|Scattery Island: Former Scattery Island Resident Reminisces||
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people it was a wonderful experience travelling out to Scattery Island to attend
the Mass recently celebrated by the Bishop of Killaloe, Dr. Willie Walsh, as
part of the Kilrush 1500 celebrations.
But for Patty McMahon it was a very special occasion, one full of nostalgia. For as well as going to Mass, she was in fact returning to her roots and the place she grew up in as a child.
Now living on the mainland at Cappa Drive, she recalls that she and her brother Austin, better known as Bobbie, were the last two people to leave the island in 1978. The 6th century monastic settlement founded by St Senan, with its unique 10th century tower and the ruins of seven churches and a village, has been uninhabited since then.
When Patty was growing up on Scattery there were about 100 people living on it. Their main livelihoods were farming, fishing and working as pilots on the Shannon Estuary. Among the families living on the island were the Donnellans, Melicans, Griffins and Brennans.
Patty recalls that they used to travel to Kilrush at least once a week but that visit depended very much on weather conditions. Their mode of transport was a currach and on a fine day that journey used to take 30 minutes. In their final years on the island the currachs were replaced with boats which had outboard engines.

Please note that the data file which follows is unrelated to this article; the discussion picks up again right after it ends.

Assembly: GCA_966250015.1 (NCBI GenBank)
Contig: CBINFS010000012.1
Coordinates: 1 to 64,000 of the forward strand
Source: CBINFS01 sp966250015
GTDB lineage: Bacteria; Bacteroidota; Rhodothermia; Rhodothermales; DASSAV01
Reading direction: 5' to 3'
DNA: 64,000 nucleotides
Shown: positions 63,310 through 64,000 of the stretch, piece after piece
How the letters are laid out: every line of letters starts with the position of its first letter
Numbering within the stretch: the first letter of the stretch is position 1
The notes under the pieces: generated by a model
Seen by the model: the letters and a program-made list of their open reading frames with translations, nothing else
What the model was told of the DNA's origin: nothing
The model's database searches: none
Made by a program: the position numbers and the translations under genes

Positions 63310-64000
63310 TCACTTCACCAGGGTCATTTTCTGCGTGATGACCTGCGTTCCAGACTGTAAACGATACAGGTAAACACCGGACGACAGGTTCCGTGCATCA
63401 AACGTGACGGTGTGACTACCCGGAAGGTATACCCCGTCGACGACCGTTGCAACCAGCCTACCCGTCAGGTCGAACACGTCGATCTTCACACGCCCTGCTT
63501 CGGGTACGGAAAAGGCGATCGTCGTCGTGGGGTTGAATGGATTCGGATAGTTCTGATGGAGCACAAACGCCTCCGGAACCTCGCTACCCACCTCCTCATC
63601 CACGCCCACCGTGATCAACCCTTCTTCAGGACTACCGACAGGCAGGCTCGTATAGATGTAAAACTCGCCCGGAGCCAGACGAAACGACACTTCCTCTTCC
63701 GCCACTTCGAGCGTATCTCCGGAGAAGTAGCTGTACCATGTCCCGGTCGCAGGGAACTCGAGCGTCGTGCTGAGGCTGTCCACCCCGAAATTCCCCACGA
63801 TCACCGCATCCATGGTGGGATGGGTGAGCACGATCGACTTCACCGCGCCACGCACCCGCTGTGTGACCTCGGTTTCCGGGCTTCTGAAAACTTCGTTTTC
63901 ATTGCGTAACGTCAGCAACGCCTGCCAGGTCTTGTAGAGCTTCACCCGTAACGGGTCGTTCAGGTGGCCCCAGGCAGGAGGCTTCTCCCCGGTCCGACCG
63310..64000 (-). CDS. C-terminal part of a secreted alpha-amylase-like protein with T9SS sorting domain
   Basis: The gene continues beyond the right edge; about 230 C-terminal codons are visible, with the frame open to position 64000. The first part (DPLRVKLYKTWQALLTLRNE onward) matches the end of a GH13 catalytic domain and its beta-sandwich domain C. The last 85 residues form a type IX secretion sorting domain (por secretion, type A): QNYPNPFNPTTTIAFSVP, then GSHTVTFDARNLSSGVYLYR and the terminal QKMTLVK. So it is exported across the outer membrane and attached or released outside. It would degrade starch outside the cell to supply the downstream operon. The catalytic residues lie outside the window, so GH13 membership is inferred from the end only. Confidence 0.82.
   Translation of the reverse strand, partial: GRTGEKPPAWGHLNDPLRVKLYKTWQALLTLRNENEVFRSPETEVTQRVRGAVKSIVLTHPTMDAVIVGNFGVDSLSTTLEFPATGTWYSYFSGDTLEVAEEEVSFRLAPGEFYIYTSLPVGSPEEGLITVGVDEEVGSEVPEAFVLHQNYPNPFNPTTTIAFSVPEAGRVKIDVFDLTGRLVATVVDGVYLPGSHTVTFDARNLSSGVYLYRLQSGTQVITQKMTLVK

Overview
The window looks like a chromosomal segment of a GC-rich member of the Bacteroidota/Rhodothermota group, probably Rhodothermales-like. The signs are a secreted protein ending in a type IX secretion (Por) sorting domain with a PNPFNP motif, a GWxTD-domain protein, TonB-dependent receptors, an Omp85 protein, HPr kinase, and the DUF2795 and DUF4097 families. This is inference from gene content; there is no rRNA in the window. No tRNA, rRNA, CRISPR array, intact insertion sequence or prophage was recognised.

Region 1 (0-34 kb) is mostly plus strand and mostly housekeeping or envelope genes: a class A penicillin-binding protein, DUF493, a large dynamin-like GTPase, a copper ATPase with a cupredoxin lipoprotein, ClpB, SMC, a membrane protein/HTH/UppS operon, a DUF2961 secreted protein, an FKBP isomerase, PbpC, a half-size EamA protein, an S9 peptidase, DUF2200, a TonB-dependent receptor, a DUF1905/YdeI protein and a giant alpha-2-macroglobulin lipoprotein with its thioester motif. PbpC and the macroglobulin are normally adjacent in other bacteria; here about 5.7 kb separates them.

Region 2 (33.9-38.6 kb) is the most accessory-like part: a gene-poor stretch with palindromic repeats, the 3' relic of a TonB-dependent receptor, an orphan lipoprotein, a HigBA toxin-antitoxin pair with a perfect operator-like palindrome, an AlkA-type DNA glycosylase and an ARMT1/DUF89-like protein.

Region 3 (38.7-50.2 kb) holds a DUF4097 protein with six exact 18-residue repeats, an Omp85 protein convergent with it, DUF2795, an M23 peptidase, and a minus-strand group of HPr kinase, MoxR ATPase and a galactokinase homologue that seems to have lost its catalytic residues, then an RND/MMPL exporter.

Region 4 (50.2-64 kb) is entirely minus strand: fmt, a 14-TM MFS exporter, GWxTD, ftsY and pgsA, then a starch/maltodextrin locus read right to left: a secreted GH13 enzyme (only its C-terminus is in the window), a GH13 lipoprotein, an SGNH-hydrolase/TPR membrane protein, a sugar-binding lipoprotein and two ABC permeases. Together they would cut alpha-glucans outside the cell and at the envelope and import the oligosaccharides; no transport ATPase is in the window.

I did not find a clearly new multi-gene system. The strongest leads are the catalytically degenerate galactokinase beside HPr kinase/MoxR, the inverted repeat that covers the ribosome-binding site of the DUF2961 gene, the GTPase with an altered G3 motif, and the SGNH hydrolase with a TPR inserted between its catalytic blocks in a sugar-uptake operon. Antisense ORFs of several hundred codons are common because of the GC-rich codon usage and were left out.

During the summer they were also sure of being able to make the Sunday trip to Mass in Kilrush. However, that was not always possible during the winter.
Very often they were stranded on the island for weeks because of bad weather. However, there was never a crisis about food as they were self supporting with their own potatoes and vegetables.
The island had one school and when Patty was going there there were 53 pupils on the roll. Numbers dwindled, however, and the school was eventually closed.
The school had several teachers over the years but the last teacher Patty and her school companions had was Laura Culligan who was from Tonavoher near Knock-Killimer.
Scattery was a lovely place to live on. "There's no place like home" she said. She remembers the big well, named after St. Senan, on the island. They enjoyed really good spring water all the time.
She also refers to the fact that many people from the mainland are buried in Scattery. Before their deaths they expressed a wish to be there on a holy island.
It was a big chance for Patty coming to live on the mainland. However, she still makes the odd trip back to Scattery to reminisce and retrace her childhood days.
Source CLARE CHAMPION, FRIDAY, 13TH AUGUST, 1999.
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